Does the ownership of a mobile phone contribute to a better quality of life? A comparison between Sweden and Indonesia
Paper i proceeding, 2011
Empirical studies suggest that future economic development will be driven, to a great extent, by the Information and Communication (ICT) sector. The sector has been identified as having the ability to stimulate further growth of the economy, for example, through mobile phone penetration (Sridhar and Sridhar, 2004; Lee, Levendis and Guiterez, 2009), broadband (among others, Crandall et al., 2003; Katz et al., 2008; Atkinson et al., 2009; Libenau et al., 2009), and telecommunication investment in general (Cronin et al., 1991; Madden and Savage, 1998; Dutta, 2001; Chakraborty and Nandi, 2003; Shiu and Lam, 2008). Telecommunication undoubtedly plays an important role in accelerating economic growth by providing new employment and increasing the efficiency and productivity of firms by reducing the cost of doing business. While most of the study has been carried out on the aggregation of the impact on the economic indicators, such as GDP and employment, little attention has actually been paid to investigating the black box of the penetration rate affecting the socio-economic variables and the quality of life indicators. Rohman (2010) found that the current penetration rate of ICT devices in Asia has no cointegration (long-term relationship) with the performance of the socio-economic variables. Some studies of African countries (Rettie, 2008; Diga, 2007; Samuel et al, 2005; Donner, 2005; Hahn and Kibora, 2008) also found that the main aim of the adoption of mobile phones was to maintain social networks and, only to a small degree, connect to business and economic activities. This paper investigates two survey datasets in Indonesia and Sweden, observing the relationship between mobile phone adoption and quality of life in terms of economic indicators and socio-economic measurements on an individual level. To operationalize these aims, the first model identifies the return on the education-type equation (Card, 2005) to see the impact of ICT adoption (denoted by the length of mobile phone adoption and the intensity of usage) on income by controlling the other independent variables. The second model also scrutinizes some components of the quality of life indicators (self-reported personal values) that are a priority in the hypothesis of the influence of mobile phone adoption. The results are quite surprising: while a return to education indicates an even higher impact of ICT adoption on income in Indonesia than in Sweden, the quality of life indicators differ between the two countries in terms of the effect of mobile phone adoption, with a higher impact from the adoption process in Sweden. The paper concludes that the link between adoption and the quality of life indicators at micro level will continue to grow in the developing countries, and African countries, in particular, could learn from this.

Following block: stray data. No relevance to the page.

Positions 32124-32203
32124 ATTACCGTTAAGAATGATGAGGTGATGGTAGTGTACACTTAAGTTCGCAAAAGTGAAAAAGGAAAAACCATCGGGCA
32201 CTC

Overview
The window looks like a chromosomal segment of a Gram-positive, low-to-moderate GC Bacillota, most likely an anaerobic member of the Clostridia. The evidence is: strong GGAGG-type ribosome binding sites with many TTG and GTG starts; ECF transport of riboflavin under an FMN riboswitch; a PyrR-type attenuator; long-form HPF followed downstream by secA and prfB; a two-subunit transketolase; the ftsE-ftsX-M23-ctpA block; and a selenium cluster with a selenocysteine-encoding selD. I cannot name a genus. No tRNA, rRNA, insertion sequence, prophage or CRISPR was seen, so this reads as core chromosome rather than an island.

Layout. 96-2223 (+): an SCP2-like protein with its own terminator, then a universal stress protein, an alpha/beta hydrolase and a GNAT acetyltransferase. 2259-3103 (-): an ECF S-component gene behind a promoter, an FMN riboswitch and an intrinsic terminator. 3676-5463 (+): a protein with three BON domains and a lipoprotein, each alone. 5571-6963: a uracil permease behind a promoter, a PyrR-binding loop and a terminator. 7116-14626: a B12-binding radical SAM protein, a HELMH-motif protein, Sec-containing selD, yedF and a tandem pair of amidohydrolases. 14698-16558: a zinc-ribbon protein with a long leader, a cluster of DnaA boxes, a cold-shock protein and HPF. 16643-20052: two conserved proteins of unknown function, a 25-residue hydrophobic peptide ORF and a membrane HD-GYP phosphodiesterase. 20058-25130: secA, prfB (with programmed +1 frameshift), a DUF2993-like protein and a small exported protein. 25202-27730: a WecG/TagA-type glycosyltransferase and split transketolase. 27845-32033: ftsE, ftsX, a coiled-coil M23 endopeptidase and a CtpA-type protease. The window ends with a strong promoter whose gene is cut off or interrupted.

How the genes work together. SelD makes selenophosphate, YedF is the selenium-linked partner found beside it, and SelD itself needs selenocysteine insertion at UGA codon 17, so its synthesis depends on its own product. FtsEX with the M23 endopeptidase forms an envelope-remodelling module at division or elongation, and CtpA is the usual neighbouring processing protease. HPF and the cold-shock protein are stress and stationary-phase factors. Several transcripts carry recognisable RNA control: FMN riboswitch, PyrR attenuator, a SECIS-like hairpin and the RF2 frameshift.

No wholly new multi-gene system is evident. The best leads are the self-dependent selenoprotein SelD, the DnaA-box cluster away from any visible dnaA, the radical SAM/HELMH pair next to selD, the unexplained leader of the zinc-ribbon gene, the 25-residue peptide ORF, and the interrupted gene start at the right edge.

quality of life